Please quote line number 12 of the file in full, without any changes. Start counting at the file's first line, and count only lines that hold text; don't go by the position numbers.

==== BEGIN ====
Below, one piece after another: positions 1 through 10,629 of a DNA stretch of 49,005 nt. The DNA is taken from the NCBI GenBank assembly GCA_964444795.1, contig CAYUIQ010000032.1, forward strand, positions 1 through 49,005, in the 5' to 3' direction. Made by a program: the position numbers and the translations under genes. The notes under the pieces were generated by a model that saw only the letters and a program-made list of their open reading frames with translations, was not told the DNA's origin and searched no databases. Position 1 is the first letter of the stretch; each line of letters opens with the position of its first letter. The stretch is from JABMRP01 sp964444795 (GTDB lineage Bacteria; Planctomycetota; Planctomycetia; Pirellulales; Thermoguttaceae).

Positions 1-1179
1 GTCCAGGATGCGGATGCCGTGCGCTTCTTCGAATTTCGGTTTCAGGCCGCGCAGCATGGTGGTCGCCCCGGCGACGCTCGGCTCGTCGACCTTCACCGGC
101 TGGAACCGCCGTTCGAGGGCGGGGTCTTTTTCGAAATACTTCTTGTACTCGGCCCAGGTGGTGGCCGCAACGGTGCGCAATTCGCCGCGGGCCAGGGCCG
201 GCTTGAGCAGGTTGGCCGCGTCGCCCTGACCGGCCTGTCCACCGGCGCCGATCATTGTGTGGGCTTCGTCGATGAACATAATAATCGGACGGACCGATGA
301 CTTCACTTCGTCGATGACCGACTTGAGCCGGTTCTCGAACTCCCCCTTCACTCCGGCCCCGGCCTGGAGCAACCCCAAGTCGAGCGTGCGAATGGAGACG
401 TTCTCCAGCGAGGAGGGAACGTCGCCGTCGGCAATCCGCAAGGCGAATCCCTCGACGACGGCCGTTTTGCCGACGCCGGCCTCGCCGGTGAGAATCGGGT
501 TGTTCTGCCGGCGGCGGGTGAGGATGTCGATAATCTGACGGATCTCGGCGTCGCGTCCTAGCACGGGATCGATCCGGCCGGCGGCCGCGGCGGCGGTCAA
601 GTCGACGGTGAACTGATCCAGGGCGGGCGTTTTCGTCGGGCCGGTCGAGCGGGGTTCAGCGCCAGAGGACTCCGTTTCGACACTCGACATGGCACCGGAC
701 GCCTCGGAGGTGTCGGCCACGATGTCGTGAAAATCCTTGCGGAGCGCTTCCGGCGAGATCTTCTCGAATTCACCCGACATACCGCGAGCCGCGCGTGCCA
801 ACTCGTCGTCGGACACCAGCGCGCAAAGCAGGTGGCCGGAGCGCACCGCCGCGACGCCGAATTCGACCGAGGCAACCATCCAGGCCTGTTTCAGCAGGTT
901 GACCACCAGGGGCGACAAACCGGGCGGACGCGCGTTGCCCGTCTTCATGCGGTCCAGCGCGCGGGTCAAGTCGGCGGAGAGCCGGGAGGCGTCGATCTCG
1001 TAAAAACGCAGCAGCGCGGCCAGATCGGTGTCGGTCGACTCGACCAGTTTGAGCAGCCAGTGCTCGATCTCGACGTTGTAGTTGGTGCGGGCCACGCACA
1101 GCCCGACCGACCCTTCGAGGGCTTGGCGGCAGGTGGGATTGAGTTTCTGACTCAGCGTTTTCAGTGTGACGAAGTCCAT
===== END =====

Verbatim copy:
901 GACCACCAGGGGCGACAAACCGGGCGGACGCGCGTTGCCCGTCTTCATGCGGTCCAGCGCGCGGGTCAAGTCGGCGGAGAGCCGGGAGGCGTCGATCTCG